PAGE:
“Impossible to forget this night!”
“It is not impossible: have some energy, man. You thought you were as dead as a herring two hours since, and you are all alive and talking now. There!–Carter has done with you or nearly so; I’ll make you decent in a trice. Jane” (he turned to me for the first time since his re-entrance), “take this key: go down into my bedroom, and walk straight forward into my dressing-room: open the top drawer of the wardrobe and take out a clean shirt and neck- handkerchief: bring them here; and be nimble.”
I went; sought the repository he had mentioned, found the articles named, and returned with them.
“Now,” said he, “go to the other side of the bed while I order his toilet; but don’t leave the room: you may be wanted again.”
I retired as directed.
“Was anybody stirring below when you went down, Jane?” inquired Mr. Rochester presently.
“No, sir; all was very still.”
“We shall get you off cannily, Dick: and it will be better, both for your sake, and for that of the poor creature in yonder. I have striven long to avoid exposure, and I should not like it to come at last. Here, Carter, help him on with his waist-coat. Where did you leave your furred cloak? You can’t travel a mile without that, I know, in this damned cold climate. In your room?–Jane, run down to Mr. Mason’s room,–the one next mine,–and fetch a cloak you will see there.”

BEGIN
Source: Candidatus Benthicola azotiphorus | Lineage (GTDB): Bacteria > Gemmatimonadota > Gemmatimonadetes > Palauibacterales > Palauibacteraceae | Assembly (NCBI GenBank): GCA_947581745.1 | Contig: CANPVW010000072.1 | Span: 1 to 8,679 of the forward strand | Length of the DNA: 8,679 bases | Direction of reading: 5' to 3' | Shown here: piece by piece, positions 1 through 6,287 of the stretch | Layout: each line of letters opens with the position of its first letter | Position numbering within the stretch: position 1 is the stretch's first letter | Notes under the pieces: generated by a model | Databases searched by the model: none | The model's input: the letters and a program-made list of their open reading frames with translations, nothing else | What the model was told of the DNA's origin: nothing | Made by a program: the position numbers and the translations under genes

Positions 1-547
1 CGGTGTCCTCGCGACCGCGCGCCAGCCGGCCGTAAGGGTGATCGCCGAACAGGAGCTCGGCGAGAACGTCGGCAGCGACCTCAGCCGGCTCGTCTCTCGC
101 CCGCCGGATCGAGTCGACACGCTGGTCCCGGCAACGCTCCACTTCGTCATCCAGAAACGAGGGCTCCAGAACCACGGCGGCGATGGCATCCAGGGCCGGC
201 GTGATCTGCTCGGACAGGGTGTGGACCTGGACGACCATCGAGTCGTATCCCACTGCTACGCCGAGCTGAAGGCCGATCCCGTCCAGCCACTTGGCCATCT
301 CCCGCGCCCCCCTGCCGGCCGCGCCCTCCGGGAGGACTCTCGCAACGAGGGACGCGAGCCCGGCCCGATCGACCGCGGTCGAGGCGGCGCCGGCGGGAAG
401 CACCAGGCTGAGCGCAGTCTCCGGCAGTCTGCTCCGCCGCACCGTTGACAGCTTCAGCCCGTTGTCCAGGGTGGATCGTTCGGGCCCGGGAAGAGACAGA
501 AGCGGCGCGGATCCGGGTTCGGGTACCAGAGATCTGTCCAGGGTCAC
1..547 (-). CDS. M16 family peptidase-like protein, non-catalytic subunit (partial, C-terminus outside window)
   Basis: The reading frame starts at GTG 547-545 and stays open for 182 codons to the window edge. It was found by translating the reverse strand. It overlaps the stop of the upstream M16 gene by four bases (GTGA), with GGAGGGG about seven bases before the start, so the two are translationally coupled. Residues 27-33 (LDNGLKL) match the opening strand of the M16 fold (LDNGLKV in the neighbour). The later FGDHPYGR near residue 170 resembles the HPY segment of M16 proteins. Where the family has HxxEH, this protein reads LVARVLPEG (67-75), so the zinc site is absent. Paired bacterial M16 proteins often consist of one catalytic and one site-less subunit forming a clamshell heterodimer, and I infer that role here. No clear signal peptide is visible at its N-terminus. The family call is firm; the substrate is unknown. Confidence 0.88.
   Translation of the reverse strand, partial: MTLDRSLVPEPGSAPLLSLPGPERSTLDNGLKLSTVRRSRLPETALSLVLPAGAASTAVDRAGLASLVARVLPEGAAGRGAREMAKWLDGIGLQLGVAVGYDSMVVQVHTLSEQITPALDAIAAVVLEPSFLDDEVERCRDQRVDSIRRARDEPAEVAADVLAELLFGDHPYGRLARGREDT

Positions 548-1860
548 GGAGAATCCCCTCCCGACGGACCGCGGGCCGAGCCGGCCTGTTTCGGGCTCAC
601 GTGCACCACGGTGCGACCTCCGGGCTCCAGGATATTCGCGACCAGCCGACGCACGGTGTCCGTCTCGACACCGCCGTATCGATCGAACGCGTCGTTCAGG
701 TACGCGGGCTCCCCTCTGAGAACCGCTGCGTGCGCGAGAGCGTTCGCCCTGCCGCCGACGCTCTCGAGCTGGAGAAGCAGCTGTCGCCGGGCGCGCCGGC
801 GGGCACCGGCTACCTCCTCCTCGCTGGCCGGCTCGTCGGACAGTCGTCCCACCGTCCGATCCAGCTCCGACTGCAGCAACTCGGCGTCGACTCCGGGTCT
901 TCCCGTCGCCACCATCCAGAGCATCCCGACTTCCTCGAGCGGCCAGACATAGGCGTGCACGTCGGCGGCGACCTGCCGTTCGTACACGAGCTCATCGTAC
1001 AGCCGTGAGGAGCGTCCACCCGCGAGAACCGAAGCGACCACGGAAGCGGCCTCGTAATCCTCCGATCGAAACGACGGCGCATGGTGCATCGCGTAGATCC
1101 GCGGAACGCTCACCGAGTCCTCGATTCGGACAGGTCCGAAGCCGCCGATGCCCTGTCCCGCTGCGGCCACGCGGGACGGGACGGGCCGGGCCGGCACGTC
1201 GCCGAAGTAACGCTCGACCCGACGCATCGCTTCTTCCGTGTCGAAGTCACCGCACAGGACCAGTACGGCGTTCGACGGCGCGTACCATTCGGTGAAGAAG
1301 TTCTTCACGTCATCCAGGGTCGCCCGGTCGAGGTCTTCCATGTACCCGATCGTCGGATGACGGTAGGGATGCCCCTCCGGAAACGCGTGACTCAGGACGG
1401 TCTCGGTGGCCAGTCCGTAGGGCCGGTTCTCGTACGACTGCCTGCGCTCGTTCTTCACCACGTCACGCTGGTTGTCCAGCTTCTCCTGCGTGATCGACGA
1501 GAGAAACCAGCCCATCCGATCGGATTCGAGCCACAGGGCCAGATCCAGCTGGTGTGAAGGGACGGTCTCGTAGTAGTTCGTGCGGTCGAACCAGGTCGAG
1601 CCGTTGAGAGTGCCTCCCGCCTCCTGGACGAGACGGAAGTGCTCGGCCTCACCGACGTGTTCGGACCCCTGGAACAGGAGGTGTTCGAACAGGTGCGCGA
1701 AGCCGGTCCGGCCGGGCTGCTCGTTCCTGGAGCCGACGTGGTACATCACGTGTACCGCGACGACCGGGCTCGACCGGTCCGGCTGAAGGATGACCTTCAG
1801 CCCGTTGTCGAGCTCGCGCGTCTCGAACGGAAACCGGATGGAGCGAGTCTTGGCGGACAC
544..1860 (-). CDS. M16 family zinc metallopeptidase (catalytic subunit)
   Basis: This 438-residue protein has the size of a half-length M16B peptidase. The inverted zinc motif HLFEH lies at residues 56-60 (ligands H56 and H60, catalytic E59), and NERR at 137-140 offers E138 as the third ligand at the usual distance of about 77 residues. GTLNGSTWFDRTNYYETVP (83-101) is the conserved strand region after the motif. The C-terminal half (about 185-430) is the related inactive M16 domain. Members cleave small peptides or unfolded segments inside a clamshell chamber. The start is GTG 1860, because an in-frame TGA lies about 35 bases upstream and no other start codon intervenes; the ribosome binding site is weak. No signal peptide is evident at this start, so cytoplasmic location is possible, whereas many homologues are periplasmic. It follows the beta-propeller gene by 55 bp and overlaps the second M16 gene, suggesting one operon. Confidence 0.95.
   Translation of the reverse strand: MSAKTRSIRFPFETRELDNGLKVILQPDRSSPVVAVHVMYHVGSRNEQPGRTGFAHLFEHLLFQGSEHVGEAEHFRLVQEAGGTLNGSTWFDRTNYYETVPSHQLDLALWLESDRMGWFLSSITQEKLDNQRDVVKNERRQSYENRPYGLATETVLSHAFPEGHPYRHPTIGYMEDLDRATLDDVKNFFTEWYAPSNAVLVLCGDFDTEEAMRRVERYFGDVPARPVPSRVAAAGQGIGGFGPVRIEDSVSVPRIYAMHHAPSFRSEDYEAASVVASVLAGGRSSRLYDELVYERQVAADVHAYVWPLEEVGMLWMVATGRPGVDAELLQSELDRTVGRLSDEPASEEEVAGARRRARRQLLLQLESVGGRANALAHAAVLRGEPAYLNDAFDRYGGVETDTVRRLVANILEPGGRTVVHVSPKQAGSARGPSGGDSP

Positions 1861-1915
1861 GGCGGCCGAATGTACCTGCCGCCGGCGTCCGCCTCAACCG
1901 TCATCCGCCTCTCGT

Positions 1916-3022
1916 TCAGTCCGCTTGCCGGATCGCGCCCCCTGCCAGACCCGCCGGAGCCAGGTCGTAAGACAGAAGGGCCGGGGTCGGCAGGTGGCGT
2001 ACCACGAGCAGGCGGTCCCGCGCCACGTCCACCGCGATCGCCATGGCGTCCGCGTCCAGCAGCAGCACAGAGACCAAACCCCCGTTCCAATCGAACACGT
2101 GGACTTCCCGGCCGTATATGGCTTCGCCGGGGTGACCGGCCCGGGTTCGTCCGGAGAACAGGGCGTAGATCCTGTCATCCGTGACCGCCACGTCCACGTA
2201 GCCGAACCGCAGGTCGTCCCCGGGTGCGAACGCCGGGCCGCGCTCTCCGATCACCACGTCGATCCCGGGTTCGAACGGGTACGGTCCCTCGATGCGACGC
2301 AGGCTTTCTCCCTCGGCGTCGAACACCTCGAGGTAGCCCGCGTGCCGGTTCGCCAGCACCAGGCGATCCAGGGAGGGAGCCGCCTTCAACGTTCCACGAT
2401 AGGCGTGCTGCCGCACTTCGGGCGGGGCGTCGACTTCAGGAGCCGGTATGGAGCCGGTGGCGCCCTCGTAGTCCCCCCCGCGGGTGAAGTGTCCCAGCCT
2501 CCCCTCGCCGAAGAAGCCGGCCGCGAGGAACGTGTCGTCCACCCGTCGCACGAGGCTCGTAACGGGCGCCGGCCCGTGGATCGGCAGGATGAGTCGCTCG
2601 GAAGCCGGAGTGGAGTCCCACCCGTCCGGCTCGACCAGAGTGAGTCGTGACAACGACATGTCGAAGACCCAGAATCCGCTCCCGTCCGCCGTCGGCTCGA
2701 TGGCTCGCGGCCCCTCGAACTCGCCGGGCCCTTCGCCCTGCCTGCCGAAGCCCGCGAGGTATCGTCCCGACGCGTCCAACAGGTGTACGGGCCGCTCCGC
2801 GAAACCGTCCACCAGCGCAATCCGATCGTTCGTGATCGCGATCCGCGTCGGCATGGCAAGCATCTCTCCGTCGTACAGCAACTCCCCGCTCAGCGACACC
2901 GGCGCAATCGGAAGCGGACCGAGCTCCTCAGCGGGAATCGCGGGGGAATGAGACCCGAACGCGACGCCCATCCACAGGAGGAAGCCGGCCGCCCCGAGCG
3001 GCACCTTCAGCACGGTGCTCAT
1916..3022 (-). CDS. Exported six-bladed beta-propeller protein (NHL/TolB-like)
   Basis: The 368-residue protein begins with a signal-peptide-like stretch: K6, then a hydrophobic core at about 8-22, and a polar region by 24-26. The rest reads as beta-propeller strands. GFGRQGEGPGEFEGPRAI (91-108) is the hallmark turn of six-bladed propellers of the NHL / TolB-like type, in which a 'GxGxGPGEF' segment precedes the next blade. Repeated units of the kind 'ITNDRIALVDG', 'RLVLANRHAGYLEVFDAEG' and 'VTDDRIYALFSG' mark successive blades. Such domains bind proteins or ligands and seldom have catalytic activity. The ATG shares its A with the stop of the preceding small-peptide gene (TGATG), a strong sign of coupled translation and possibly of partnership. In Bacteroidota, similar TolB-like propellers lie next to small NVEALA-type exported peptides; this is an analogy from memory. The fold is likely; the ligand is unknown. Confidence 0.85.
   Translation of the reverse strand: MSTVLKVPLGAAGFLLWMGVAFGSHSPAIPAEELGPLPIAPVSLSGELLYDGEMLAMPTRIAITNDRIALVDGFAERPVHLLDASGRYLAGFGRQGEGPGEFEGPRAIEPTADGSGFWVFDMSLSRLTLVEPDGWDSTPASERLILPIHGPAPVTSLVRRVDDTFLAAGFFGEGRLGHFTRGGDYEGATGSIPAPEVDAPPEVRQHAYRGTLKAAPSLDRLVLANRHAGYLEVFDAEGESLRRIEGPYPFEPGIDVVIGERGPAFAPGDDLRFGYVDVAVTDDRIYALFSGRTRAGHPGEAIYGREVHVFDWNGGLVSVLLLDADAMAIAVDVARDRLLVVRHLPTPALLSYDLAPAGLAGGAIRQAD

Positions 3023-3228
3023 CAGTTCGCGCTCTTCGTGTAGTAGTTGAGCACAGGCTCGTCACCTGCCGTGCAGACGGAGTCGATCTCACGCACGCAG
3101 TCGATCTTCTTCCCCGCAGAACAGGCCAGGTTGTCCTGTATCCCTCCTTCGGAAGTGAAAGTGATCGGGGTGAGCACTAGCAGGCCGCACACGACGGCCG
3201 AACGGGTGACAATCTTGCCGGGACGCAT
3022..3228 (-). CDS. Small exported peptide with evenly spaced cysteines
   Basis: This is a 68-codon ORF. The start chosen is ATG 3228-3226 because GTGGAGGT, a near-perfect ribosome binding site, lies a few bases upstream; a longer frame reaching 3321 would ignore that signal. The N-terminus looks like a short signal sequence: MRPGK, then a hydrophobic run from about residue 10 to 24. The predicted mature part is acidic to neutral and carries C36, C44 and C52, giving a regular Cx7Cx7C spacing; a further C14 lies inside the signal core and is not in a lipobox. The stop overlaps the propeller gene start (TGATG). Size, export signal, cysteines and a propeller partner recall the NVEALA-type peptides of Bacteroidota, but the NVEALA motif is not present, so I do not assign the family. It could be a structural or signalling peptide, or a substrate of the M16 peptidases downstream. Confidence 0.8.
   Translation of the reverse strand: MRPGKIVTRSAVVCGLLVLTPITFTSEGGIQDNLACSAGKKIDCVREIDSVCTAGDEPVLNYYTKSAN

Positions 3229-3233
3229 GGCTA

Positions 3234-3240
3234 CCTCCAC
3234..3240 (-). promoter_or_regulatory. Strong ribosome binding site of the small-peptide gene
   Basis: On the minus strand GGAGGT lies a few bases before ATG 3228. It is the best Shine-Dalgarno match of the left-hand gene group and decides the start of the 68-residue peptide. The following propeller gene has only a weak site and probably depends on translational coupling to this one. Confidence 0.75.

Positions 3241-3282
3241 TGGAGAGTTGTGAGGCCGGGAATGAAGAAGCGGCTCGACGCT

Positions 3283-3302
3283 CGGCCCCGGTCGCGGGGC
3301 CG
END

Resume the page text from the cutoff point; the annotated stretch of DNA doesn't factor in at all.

Again I ran, and again returned, bearing an immense mantle lined and edged with fur.
“Now, I’ve another errand for you,” said my untiring master; “you must away to my room again. What a mercy you are shod with velvet, Jane!–a clod-hopping messenger would never do at this juncture. You must open the middle drawer of my toilet-table and take out a little phial and a little glass you will find there,–quick!”
I flew thither and back, bringing the desired vessels.